Directed by Bela Tarr

Cinema’s greatest crafter of tone, mood and atmosphere, Bela Tarr, unleashed his final film in 2011. The Turin Horse is an dubious story of Nietzsche, when in 1889, he saw a cabman abusing his horse and decided to intervene. Co-directed by Ágnes Hranitzky, The Turin Horse will bore 99% of audiences – but lovers of vivid atmospheric films will find themselves mesmerized. The Turin Horse is essential viewing for the braver, more discerning/patient filmgoer; a remarkable expressive black-and-white film with a haunting score, brilliant sound design, Tarr’s trademark long takes and the longest-most beautiful establishing shot you’ll ever see.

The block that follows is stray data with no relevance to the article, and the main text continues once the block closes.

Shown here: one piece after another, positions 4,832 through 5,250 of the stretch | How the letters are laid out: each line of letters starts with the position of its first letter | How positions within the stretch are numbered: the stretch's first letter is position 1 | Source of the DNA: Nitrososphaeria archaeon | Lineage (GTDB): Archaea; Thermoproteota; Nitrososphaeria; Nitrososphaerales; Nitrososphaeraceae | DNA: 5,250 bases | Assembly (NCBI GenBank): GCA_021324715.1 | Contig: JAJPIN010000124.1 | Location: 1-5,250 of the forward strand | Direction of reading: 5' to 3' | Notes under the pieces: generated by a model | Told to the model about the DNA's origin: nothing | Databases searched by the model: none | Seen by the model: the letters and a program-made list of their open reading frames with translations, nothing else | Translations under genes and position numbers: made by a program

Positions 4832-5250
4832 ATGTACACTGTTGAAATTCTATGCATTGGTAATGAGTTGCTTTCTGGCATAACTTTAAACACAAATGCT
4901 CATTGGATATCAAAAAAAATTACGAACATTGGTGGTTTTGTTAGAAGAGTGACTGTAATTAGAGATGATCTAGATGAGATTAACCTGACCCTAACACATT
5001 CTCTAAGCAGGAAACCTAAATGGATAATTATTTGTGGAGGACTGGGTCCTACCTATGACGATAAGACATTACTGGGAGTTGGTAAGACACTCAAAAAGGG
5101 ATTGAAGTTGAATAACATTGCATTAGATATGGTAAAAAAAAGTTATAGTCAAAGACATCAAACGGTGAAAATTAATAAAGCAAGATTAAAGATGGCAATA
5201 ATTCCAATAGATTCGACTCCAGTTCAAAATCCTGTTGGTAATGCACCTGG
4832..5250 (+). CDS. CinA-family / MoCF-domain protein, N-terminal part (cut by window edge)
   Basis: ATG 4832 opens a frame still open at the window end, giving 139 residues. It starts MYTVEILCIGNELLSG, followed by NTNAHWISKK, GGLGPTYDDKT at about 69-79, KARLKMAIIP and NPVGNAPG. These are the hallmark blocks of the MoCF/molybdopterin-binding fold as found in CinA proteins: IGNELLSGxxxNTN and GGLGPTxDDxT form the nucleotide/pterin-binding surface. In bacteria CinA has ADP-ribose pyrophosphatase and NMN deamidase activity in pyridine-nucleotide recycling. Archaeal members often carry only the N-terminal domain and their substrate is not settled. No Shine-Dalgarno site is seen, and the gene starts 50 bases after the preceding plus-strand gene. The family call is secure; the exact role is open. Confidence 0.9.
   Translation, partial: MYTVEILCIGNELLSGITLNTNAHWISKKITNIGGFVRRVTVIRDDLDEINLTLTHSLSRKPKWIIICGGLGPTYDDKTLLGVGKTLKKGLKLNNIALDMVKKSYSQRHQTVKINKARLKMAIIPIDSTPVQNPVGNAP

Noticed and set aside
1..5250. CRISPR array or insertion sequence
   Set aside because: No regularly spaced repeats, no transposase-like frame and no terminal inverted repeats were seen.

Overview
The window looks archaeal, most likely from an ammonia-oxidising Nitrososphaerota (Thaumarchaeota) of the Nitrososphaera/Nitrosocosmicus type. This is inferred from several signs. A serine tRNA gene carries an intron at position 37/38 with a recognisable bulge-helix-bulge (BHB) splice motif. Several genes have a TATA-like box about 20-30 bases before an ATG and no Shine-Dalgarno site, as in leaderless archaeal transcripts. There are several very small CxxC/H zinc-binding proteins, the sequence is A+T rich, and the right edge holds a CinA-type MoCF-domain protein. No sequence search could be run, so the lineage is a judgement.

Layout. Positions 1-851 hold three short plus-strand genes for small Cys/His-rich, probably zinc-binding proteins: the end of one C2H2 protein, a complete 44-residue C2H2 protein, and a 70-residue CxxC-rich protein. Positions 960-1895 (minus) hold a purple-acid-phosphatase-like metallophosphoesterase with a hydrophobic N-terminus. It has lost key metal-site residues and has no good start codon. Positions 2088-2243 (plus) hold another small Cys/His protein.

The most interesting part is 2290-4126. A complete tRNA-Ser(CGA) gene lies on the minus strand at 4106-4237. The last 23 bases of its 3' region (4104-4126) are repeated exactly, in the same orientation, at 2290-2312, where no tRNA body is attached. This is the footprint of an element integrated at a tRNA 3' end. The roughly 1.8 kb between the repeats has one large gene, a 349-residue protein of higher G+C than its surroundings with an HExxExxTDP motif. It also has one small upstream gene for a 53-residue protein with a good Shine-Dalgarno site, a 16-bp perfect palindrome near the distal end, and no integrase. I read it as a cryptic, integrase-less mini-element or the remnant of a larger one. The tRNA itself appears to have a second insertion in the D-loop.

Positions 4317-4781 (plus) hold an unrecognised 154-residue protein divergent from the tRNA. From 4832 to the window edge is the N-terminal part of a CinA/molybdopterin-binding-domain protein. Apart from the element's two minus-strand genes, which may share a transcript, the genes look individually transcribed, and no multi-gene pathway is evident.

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50 Favorite Films

If you notice some movies missing, it might be because I listed them last year. Some of those include Quatrro Volte, Incendies and Uncle Boonmee Who Can Recall His Past Lives

Turin Horse

Shame

Melancholia

Tree Of Life

Bellflower

Drive

Kill List

Martha Marc May Marlene

Take Shelter

We Need To Talk About Kevin

Meek’s Cutoff

Wuthering Heights

The Artist

13 Assassins

Attack The Block

Beyond The Black Rainbow

Kid With A Bike

Super 8

Killer Joe

Beginners

Submarine

Hanna

Snowtown

Bullhead

Headhunters

Tyrannosaur

Hugo

Poetry

Certified Copy

A Separation

The Adventures Of Tintin

Tinker Tailor Solider Spy

A Lonely Place To Die

Hobo With A Shotgun

Absentia

Skin I Live In

Rise Of The Planet Of The Apes

The Future

Pina

Descendants

Senna

Rango

The Interrupters

Contagion

Moneyball

Retreat

Arbor

Tomboy

Mildred Pierce

Hadewijch